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March 28, 2012


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I worked during a far different time period, 1960-1992.

1) I had flexible hours, I just had to work 40 hours/week but always worked more than that. I set my work day to minimize traffic congestion.

2) We didn't have e-mails in my day, they hadn't been invented. We had IDC's (Inter Departmental Communications) and they existed only on paper.

3) My desk had to be totally bare and locked when I left the office, and if I was the last one to leave I had to see that every other desk was also bare, and locked, since I worked in a room with a security guard at the door because everything we worked on was classified "Secret" or "Secret Restricted" in the case of Nuclear related information. Every desk was also padlocked with a combination lock. Some rooms I worked in had no windows since there was a paranoia about espionage at the time.

I always kept my desk neat, with a minimum of objects. No photos, doodads, or Dilbert comics. Not even office supplies. I only kept out what I needed at that moment. Every week, usually at the end of the day on Friday, I'd wipe down my desk and remove all the dust and any food stains and crumbs that had accumulated since I always ate lunch at my desk. I did it because I can't stand filth, but I think it also gave a good impression to my superiors. The only drawback is that because my desk was always so neat and clean, people would sit on it!

I also had a mountain of email to deal with and I found the best strategy was to sort it as soon as it hit my inbox. We used Outlook which allows you to assign color codes to messages. So emails that I needed to act on I colored red, after acting on them I turned them green. Emails that simply contained info I needed to know I colored blue. And so on. Then I could sort my messages by color and see at a glance what was urgent. It really helped me stay on top of things.

I also make tons of lists. I don't always follow them exactly, but they are a great tool for getting my thoughts together. I made lists at work but also for groceries, for what to pack in my suitcase when going out of town, all kinds of things. Before I would leave for work each day, I would jot down any tasks that needed my immediate attention the next morning and put them on a sticky on my monitor. Not the most sophisticated system, but it worked.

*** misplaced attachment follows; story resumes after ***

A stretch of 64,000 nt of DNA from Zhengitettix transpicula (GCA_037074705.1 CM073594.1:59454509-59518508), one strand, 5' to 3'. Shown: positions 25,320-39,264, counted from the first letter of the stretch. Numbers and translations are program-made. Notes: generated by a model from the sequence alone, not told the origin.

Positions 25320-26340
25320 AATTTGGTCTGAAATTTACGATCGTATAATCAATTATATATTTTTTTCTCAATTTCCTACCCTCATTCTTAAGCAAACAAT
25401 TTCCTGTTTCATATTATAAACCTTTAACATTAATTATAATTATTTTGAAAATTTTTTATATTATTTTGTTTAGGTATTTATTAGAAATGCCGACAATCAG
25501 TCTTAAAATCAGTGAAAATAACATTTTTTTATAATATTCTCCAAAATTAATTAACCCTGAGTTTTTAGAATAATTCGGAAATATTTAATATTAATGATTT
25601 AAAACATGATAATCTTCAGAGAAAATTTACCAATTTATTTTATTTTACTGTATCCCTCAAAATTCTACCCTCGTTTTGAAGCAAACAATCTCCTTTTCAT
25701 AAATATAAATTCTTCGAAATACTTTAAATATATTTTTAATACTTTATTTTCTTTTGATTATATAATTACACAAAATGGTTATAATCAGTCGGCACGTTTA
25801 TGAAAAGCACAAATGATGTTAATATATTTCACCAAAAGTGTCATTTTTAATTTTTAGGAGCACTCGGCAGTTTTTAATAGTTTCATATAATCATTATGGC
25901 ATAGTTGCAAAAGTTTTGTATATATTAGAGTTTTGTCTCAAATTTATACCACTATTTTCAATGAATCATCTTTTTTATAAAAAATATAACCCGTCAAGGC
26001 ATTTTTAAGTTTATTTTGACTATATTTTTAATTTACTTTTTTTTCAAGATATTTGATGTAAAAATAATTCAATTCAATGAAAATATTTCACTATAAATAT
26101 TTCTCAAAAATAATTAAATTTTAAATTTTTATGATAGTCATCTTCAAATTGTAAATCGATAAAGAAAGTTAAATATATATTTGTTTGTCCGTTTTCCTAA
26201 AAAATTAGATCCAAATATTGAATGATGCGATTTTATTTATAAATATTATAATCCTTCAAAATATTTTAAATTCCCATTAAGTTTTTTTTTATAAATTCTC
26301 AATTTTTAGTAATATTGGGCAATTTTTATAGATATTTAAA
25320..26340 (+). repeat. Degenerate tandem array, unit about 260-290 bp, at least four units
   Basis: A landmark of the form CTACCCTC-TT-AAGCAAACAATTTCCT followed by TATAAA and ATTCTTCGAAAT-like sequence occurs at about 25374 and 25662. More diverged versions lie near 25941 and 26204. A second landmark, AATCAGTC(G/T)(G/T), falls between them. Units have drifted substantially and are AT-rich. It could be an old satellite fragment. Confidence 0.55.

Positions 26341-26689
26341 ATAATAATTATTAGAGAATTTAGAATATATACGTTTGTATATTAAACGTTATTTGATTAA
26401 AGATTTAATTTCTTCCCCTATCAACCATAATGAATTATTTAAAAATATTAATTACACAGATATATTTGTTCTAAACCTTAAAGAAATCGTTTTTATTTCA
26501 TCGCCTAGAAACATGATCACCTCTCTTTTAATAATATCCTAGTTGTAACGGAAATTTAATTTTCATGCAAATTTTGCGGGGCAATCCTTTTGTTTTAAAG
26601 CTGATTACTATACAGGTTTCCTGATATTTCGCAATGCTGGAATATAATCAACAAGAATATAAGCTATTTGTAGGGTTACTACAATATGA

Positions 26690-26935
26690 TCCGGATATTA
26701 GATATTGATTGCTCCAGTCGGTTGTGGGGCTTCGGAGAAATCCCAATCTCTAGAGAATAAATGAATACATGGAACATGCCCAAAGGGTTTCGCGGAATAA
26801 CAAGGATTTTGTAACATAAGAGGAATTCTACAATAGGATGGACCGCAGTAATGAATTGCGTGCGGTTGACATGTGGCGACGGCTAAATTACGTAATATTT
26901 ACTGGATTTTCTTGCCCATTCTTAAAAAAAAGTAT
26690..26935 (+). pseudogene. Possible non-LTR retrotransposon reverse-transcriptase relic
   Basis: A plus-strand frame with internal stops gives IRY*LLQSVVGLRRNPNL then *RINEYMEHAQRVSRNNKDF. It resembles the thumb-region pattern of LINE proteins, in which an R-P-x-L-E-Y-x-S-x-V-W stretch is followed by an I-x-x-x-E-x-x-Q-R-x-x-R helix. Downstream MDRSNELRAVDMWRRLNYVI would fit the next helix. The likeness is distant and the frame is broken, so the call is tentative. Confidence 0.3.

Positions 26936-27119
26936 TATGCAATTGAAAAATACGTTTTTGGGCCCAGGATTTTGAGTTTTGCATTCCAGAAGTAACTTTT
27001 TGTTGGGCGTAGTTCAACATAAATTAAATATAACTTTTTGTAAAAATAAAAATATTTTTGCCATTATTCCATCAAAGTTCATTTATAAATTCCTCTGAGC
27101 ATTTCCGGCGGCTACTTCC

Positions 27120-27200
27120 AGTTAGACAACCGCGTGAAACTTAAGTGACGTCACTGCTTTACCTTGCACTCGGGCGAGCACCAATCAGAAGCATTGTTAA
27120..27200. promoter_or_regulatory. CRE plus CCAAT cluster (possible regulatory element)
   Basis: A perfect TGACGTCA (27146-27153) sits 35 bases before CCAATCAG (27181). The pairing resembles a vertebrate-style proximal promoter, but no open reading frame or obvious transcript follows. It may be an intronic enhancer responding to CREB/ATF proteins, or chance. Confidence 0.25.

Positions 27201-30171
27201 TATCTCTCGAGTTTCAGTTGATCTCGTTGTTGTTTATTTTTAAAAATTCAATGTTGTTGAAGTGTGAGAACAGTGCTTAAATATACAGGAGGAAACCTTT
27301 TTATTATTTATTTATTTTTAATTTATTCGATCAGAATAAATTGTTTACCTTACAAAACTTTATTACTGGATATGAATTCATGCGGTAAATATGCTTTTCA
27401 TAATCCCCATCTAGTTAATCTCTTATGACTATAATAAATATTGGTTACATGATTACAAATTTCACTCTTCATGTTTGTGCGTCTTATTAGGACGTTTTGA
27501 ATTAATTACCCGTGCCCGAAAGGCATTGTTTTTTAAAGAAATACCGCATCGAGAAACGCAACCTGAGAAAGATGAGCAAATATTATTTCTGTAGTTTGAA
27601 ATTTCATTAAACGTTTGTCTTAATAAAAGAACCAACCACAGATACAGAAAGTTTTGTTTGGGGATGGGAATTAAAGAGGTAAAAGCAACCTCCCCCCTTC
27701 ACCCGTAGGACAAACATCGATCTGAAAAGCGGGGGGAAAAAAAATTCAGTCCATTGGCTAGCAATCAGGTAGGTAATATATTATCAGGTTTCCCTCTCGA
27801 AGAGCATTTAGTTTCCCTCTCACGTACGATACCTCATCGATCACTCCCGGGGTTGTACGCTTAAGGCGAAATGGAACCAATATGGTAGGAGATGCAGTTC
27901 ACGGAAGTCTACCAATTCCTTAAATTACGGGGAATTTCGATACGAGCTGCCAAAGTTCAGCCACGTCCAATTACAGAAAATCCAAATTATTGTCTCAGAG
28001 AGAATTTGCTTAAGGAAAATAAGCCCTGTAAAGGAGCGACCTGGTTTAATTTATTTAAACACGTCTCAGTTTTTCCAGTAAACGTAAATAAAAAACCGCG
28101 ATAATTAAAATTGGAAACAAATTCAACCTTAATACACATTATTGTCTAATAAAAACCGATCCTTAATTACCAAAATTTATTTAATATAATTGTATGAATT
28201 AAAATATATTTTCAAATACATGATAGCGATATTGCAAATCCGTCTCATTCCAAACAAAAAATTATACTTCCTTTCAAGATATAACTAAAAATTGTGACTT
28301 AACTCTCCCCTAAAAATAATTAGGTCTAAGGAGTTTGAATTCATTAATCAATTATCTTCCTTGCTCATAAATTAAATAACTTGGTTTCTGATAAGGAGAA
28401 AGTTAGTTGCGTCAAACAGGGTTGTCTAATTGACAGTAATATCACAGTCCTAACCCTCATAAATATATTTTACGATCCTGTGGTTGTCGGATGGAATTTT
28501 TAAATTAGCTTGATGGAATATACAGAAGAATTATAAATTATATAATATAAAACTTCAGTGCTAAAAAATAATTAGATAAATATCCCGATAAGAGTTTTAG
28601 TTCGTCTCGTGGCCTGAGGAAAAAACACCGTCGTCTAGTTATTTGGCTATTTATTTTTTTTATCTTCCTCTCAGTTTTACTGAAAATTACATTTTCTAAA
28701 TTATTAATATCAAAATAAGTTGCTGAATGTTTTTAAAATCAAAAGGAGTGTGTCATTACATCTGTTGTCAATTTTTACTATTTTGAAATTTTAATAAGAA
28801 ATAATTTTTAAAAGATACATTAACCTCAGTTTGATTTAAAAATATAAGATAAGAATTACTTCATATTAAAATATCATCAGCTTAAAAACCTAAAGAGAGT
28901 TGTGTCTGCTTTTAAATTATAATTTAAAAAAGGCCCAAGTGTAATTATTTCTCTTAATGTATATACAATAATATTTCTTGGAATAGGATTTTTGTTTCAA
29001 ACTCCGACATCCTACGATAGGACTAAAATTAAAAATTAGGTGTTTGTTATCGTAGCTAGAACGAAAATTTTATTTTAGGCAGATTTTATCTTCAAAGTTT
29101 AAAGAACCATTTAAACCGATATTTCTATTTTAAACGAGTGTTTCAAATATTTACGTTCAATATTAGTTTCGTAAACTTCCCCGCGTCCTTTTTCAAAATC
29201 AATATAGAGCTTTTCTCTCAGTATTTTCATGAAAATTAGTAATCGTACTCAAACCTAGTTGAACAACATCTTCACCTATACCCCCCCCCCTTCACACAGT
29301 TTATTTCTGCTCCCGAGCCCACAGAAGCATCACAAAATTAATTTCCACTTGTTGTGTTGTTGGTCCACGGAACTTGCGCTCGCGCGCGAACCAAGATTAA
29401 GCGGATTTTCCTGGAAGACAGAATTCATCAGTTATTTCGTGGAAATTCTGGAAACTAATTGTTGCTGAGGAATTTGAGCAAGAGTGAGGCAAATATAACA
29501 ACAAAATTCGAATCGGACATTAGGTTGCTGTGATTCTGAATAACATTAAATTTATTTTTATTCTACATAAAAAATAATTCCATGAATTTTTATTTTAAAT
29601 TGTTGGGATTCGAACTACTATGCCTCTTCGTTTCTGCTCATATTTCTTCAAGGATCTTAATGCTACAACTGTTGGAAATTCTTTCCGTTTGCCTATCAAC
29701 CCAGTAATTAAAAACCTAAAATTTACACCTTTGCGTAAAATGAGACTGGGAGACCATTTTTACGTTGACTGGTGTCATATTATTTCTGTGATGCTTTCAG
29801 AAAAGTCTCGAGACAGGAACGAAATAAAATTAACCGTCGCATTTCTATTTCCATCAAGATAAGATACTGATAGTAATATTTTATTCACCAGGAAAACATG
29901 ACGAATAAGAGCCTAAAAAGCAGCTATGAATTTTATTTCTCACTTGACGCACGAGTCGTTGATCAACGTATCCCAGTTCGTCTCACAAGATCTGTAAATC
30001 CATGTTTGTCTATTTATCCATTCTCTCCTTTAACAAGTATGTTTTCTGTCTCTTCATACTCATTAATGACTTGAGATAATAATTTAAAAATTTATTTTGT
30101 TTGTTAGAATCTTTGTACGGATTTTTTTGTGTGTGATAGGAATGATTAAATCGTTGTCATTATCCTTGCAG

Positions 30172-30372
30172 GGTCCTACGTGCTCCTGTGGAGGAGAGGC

I have followed the other habits to some degree as well. They served me well while I was employed, but couldn't prevent me from being eliminated with the rest of my department. But these habits were for my benefit, not my employer's. My personality thrives on order. I think I'd like a job where my duties involved tracking and organizing, except I don't have any professional experience, I just know that chaos drives me batty!

I do think it's important for professionals to pick up most of these habits. They may not make or break your success, but it will make you more efficient and more responsible. For me the one that stands out the most is the daily lists. A lot of time we can have so much going on that a lack of focus can really hinder your progress. If you don't define what you want to accomplish each day, some of those things will never get dealt with.

Create a good first impression and then strive to build and maintain an impeccable reputation.

I'm not sure what the purpose of arriving 10 minutes early to work is. If its to impress co-workers, that metric is worthless. If its to start your engines before you begin work for the day, then it may be worth the extra effort.

I'm always early, and I read stuff for work constantly, and my desk is messy but I have all my important stuff filed carefully in digital form.

I found out long ago that making detailed "to do" lists is counterproductive. If something comes up that I need to do, if it takes less than 15 min I do it right then or delegate it right away. If it takes longer than that to deal with, I write it on my calendar on the date I need to do it. If my calendar is too full that day, I tell people I can't help them or tell them that I can do it at a later date. Then I mostly just do what my calendar says. I typically focus on doing only the most critical 1 or 2 things written on each day.

File all emails daily? How much time do these people have? I file important emails as soon as I respond to them--usually the same day. I delete irrelevant emails right away. The other emails? They sit in my inbox until IT complains that my inbox is too large; when that happens I just delete everything without looking at it again.

I agree with you on the desk thing. I've always been an organized desk type, but I've worked with (and live with) many who aren't. Means nothing in my experience about success. It's about personality type I think: For me, I find stressful an unorganized desk; others are stressed by the thought of creating and maintaining an organizational system. All that matters are the results, right?